“What should I do?” – “What should we do?” – “How ought I to live?” – Finding answers to these questions is the goal of moral philosophy, or ethics. In this course, we will consider these questions in light of historical and contemporary philosophical thinking within the field of ethics. After familiarizing ourselves with the traditional moral categories and positions, we will turn to what is called applied ethics: evaluating particular actions and practices in a philosophically critical manner.
After completing the entire course, you should be able to:
• Grasp and explain some of the predominant philosophical positions regarding classic and contemporary problems within ethics and metaethics.
• Construct formal arguments from informal written passages and essays.
• Distinguish among a variety of different kinds of claims (e.g., ethical claims, ontological claims, conceptual claims, scientific claims, etc.), as well as determine what kinds of evidence such claims would require if to be reasonably believed.
• Better express one’s own perspective through writing and speaking, regarding both the philosophical problems raised in this course as well as issues that arise in every day contexts.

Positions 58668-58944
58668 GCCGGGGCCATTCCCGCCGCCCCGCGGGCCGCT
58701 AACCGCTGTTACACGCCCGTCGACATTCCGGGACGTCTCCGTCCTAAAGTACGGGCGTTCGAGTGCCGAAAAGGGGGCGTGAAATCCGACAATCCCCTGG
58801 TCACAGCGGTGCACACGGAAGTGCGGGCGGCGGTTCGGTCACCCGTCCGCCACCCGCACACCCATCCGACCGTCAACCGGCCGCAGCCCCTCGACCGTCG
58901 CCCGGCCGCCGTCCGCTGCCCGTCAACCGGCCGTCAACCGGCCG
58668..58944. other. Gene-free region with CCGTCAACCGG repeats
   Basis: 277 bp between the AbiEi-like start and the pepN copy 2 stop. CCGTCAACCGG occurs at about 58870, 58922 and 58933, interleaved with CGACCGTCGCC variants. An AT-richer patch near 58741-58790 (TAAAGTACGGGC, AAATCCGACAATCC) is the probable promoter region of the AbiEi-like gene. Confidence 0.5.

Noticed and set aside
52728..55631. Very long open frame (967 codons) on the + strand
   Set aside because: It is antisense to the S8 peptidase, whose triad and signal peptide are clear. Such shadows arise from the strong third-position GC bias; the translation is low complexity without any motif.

Honors students should be prepared to discuss the issues and questions at a level that reflects a close and critical reading of the articles assigned. To that end, I (a) make original, primary texts required reading, as opposed to merely suggested, (b) have students get more practice with philosophical writing, and finally (c) I devote less class time to addressing relatively basic concepts, giving us more time to discuss the issues and raise content questions. I will of course be available during office hours and online through our Blackboard site’s general discussion forum to answer any questions and to work one-on-one.
Course content: readings and discussions covering the four main branches of philosophical ethics -- value theory, normative ethics, applied ethics, and metaethics.
Answer the questions below as they would apply to one section. For all other sections, provide similar information in the Additional Sections Information box below.
two exams (no final), discussion posts, in-class activities